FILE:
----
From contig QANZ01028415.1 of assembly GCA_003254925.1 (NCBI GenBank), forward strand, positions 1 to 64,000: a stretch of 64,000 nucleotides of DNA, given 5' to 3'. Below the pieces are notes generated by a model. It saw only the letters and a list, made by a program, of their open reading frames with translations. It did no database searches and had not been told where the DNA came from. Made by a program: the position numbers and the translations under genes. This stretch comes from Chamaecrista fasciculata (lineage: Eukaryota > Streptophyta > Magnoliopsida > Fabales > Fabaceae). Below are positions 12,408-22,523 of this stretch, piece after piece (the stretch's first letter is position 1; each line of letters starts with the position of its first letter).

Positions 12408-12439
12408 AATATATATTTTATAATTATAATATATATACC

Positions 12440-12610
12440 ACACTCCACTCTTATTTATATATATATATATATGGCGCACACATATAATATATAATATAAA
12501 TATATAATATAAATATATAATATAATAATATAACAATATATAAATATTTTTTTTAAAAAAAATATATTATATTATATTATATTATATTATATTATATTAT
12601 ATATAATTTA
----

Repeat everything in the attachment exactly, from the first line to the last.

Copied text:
From contig QANZ01028415.1 of assembly GCA_003254925.1 (NCBI GenBank), forward strand, positions 1 to 64,000: a stretch of 64,000 nucleotides of DNA, given 5' to 3'. Below the pieces are notes generated by a model. It saw only the letters and a list, made by a program, of their open reading frames with translations. It did no database searches and had not been told where the DNA came from. Made by a program: the position numbers and the translations under genes. This stretch comes from Chamaecrista fasciculata (lineage: Eukaryota > Streptophyta > Magnoliopsida > Fabales > Fabaceae). Below are positions 12,408-22,523 of this stretch, piece after piece (the stretch's first letter is position 1; each line of letters starts with the position of its first letter).

Positions 12408-12439
12408 AATATATATTTTATAATTATAATATATATACC

Positions 12440-12610
12440 ACACTCCACTCTTATTTATATATATATATATATGGCGCACACATATAATATATAATATAAA
12501 TATATAATATAAATATATAATATAATAATATAACAATATATAAATATTTTTTTTAAAAAAAATATATTATATTATATTATATTATATTATATTATATTAT
12601 ATATAATTTA